UN evaluates progress in improving peacekeeping performance
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UN evaluates progress in improving peacekeeping performance

MINUSMA/Gema Cortes UN peacekeepers in the Mopti region of central Mali during a military operation. MINUSMA/Gema Cortes UN peacekeepers in the Mopti region of central Mali during a military operation.
INTERNATIONAL, 6 December 2019, Peace and Security - The international community on Friday took stock of action to improve UN peacekeeping in line with a Security Council resolution aimed at enhancing performance at all levels, both at Headquarters in New York and in the field. 

The UN welcomes opportunities to review its effectiveness, Secretary-General António Guterres told the meeting on Resolution 2436, adopted in September 2018.


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Improving Peacekeeping Performance: A Year Since UN Security Council Resolution 2436

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“Across all missions, we have introduced new systems and tools to evaluate performance. These include regular military and police unit evaluations and a hospital evaluation system,” he said. 

“As a result, we are engaging with Member States in a more focused way. In some cases, we have repatriated underperforming troops; in others, we have deployed mentors or training teams.” 

There also has been progress in intelligence sharing, reducing gaps in vital equipment, improving safety and security of peacekeepers, and in increasing the numbers of women serving under the UN flag, among other areas. 

Poor performance puts lives at risk: US 

Permanent Security Council member, the United States, which contributes $1.7 billion to the peacekeeping budget, co-organized the meeting, alongside India, Portugal, Senegal, Uruguay and Viet Nam.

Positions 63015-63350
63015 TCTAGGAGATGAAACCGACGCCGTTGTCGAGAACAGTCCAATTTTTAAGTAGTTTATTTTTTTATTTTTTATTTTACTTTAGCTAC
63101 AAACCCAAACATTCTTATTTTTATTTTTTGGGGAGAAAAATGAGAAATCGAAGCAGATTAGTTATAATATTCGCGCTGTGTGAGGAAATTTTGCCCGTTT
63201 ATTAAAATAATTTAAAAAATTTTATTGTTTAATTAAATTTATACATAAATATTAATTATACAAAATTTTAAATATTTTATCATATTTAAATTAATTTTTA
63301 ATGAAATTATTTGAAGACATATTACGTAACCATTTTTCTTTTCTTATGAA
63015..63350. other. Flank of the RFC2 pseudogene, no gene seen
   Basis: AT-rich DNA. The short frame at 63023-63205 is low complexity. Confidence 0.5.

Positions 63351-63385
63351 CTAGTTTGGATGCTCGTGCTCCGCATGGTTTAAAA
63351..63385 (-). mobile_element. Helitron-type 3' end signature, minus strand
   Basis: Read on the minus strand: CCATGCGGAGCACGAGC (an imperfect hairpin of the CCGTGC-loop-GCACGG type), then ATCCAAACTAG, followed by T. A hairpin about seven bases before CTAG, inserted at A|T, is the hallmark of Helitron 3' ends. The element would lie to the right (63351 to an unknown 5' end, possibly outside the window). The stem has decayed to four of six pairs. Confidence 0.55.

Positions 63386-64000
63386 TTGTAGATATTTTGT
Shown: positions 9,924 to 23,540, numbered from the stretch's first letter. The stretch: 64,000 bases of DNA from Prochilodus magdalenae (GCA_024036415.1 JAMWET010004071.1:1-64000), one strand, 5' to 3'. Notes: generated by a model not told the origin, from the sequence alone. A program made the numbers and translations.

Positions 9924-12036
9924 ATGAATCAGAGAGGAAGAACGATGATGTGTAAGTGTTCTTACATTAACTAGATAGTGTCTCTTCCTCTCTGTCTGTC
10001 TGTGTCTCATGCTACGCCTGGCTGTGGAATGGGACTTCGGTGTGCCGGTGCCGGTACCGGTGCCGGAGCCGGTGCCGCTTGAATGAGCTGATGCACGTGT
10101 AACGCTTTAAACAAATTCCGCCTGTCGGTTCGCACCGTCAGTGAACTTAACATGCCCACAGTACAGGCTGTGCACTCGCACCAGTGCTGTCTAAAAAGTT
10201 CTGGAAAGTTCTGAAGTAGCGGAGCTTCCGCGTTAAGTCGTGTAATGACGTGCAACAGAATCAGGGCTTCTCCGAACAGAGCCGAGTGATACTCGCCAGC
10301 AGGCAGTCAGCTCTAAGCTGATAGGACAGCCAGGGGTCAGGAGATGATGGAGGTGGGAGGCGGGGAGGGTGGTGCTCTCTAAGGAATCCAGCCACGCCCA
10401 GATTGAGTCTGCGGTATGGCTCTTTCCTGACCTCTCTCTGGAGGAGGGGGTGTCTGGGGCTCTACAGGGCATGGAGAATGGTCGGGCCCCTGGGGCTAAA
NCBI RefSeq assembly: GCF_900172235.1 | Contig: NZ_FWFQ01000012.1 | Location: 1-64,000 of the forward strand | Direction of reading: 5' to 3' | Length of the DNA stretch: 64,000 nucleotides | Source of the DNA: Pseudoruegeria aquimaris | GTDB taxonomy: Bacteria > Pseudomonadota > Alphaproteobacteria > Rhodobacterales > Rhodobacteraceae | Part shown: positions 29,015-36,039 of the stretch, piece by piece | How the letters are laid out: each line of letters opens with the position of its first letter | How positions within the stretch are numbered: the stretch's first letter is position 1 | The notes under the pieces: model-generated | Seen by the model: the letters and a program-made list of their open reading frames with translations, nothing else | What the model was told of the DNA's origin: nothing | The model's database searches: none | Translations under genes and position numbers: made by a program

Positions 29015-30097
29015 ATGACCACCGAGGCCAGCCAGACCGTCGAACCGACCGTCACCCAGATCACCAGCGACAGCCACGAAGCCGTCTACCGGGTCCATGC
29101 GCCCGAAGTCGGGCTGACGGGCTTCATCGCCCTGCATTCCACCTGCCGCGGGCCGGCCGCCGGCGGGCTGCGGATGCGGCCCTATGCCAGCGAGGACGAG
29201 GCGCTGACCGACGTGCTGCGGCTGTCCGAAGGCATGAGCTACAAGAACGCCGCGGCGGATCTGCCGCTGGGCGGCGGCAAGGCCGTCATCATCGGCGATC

While underlining her country’s strong support for peacekeeping, US Ambassador Kelly Craft stressed the need for accountability.  

Poor performance harms the reputation of both the UN and the countries which contribute to peacekeeping, Ms. Craft said. She listed some of the consequences such as troops being left vulnerable to armed group attacks in the Democratic Republic of the Congo (DRC), or peacekeepers sexually abusing children in the Central African Republic.  

“But a far greater concern is that it puts human lives at risk: those of the people the UN is mandated to protect, and the peacekeepers sent to protect them. For all their sakes, we must hold peacekeeping missions, leadership, and uniformed and civilian staff accountable”, she said. 

UN building culture of continual improvement 

Mr. Guterres said the Organization was “doing everything possible” to improve accountability and end sexual abuse and exploitation by peacekeepers. Strong prevention and response measures, as well as the appointment of a Victims’ Rights Advocate, were among the steps he mentioned. 

The UN chief called for increased momentum and partnerships in building what he sees as “a culture of continual improvement and accountability”. 

He laid out 10 points for collective action ranging from greater support for UN missions operating in the most challenging environments, to enhancing intelligence, situation analysis and understanding of the needs of the authorities and local people in countries hosting UN missions. 

There are also plans for the UN to work with countries that contribute uniformed personnel to peacekeeping missions in building a framework to better systematize performance evaluation and accountability. 

With the UN currently experiencing a cash crisis, which also affects peacekeeping, the Secretary General urged countries to ensure the Organization remains funded. 

“United Nations peace operations are more cost-effective than ever, but we cannot implement mandates without consistent, predictable, adequate financing”, he said.  “We need budgets to follow mandates, not mandates to follow budgets.”  

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